The science of creativity is a big deal nowadays. We’re obsessed with the traits of genius, the ingredients that make up the gifted, innovator-type of mind. Persistence is the magic key, according to some. Others say it’s grit (which is really just persistence in a slightly different, more emotional, form). Or it’s intuition. It’s associative thinking. Habitual optimism. Productive habits already in place. Training yourself to get up at 4am every morning.
It’s all of these things and none of them. It’s something we can’t quite put our hands on.
Which is why we’re so obsessed with it, probably. Because there is nothing we humans love so much as to get our hands on things.
I just finished reading the big Steve Jobs biography by Walter Isaacson last week, which is a fantastic book. If you’re at all interested in creativity, technology, history or ethics I can’t recommend it highly enough. As I read my way through Steve Jobs’ life I had similar questions about genius going through my mind, and I suspect that most other readers also picked up the book to get those same questions answered. Because, let’s face it, what everyone really wants to know is:
Why was Steve Jobs so much more successful than most other people? What was his secret?
My answer gleaned from the book is that it was his reality distortion field.
In Isaacson’s biography, it’s revealed how Jobs pushed his product teams harder than anyone else, especially when they were building the Macintosh computer, the iPod, and the iPhone. People who worked for him dubbed the experience of dealing with his impossible expectations, “the reality distortion field,” after a term used in an old Star Trek episode. Jobs’ reality distortion field grew to be so well known that it now has its own Wiki page here.
People who experienced it explained that it was due to personal charisma, high intelligence, insight, or domination tactics used by Jobs to get what he wanted. But the truth is that it was really just a plain old belief system Jobs had in place. What made it so successful was that Jobs ensured his belief system was stronger than any other outside force.
So Jobs wasn’t a magic man, imbued with wizard-like skills and possible immortality.
He was just a dude. Just a person, like any of us. The big difference was that he continuously examined the thoughts and beliefs that populated his mind and he made them work FOR him instead of against him.
This sounds simple but it’s a strategy that is light years beyond positive thinking and productive habits. This is not about hoping for the best and concentrating on an outcome that you would like to see happen. To use Jobs’ strategy, you commit instead to making sure that what you want does happen. That might mean you learn three new skills you’re super uncomfortable with in a short amount of time. It might mean you break through your comfort zones in a big way, instead of gently moving outside of them when you feel ready. It might mean you say “yes” to something you know is right and good for you when you’re scared to death and your ego is yelling no no no!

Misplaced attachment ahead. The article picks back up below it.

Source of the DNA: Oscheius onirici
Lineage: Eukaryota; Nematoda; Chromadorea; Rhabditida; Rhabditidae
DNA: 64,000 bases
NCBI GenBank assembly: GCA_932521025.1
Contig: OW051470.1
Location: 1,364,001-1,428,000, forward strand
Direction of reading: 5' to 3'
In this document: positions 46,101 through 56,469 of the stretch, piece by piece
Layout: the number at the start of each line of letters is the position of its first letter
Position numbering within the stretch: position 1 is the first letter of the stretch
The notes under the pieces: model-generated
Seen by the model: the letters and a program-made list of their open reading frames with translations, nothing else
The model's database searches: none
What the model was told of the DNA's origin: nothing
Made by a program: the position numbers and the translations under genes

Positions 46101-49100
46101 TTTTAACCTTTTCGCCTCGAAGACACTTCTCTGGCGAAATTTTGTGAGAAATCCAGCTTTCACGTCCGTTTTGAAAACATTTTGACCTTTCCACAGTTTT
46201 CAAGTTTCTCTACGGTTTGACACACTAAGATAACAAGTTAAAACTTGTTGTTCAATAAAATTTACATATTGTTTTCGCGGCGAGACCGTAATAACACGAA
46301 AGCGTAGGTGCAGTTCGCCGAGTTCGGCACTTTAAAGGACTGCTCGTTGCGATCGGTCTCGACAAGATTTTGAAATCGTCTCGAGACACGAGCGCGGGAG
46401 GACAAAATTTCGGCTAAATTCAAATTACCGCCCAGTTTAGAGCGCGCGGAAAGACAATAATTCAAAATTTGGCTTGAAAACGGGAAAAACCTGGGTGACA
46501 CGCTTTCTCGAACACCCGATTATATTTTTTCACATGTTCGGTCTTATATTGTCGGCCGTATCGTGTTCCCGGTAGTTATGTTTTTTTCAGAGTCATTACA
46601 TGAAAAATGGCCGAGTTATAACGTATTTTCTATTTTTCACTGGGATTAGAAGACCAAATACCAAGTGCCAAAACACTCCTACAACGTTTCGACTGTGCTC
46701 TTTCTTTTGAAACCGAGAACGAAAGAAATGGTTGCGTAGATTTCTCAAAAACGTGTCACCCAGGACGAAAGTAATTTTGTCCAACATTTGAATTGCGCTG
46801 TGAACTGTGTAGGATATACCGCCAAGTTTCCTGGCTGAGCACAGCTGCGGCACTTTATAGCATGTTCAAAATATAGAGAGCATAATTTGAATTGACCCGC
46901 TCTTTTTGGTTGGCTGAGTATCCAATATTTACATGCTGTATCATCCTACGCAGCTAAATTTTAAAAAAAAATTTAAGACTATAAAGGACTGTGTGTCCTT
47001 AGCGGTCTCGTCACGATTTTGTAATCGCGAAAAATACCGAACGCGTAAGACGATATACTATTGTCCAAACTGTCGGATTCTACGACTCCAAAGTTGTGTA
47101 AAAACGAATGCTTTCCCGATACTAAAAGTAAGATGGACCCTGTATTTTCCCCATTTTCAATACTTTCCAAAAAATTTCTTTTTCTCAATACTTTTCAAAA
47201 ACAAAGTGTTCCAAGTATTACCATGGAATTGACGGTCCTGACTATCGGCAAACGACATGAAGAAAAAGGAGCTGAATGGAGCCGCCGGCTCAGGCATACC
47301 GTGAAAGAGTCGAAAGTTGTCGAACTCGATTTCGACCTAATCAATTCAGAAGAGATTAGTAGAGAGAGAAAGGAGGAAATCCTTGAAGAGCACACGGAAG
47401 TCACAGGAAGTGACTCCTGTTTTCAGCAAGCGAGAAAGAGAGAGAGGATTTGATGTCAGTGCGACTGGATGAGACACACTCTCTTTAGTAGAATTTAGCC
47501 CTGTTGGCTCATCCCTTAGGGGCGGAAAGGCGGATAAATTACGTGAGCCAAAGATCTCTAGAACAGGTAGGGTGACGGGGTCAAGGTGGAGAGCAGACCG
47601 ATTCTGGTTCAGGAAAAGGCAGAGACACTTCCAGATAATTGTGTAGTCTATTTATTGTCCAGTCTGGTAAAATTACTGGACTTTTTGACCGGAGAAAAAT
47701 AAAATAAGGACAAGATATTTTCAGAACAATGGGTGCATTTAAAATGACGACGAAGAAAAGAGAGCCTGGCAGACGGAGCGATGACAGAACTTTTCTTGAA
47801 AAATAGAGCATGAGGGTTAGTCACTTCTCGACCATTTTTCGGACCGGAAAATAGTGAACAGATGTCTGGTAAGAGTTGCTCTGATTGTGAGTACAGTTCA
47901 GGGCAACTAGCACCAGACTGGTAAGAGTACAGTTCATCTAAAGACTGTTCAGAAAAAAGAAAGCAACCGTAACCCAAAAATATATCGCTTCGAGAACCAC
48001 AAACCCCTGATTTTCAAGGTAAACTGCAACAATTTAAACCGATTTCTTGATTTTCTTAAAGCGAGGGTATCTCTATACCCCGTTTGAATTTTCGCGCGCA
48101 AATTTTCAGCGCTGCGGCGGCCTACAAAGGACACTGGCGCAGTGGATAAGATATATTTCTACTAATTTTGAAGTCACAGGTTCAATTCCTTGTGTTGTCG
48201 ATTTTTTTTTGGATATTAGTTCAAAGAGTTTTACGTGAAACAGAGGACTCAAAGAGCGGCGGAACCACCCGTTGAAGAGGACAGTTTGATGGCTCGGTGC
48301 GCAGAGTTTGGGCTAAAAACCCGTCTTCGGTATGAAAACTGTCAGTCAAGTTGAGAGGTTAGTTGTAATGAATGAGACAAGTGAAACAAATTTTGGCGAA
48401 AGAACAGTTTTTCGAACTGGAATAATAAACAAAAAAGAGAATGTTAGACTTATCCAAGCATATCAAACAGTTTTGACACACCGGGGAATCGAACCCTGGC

By challenging yourself like this, even if you feel uncomfortable, you start building the foundation of your own reality distortion field. And if you’re serious about being a writer, a creator, an innovator, or a change-maker, you must have a reality distortion field in place. You know those people who don’t understand what you’re doing with your life? And the people who have told you, “that’s not a good idea,” or, “you can’t do that”? Yeah, they don’t go away. In fact, the more successful you become, the more they will pop up and try to derail you. It’s like a videogame. The better you get at the challenges, the bigger the challenges get.
Steve Jobs dealt with the doubters, the naysayers, and what he called the “B-players” by using his reality distortion field to render them powerless to influence or affect his dreams in any way possible. He only saw what he determined he would see. We all do this to a certain degree, because we’re all human. Every one of us lives inside the cage of a belief system. It’s just that most of us never examine our own cell. The bars were built by other people and we never test their strength, we never push on them to see if they’ll give even the tiniest little bit.
Most of us unquestioningly accept the belief system we live in as unalterable truth. We never figure out that we can make it our own. We can change it, at a moment’s notice and whenever we want, in order to form it into a tool that will take us where we want to go.
As Jobs discovered, if your belief system is weak, mostly unexamined, or saturated with low self-esteem, it’s easy for someone else to come in and tell you that your dreams aren’t worth shit. However, if you’ve been mentally and spiritually training yourself to withstand doubt, uncertainty, and being uncomfortable then your belief system morphs into a fully-functional reality distortion field. And you go from hesitant B-player to creatively confident A-player.
No one else is responsible for your belief system but you. It doesn’t matter if you’ve traced your issues back to your dysfunctional parents, your difficult childhood, or your current unavoidable limitations. Everyone has limitations. Everyone has stuff in their past that was horrible and hard and broke them in some way. Building your reality distortion field and using it to cut your own path is a new task that is entirely in the present.
Now is your time. Right now. Stop waiting.
Because the only person you’re waiting on is yourself.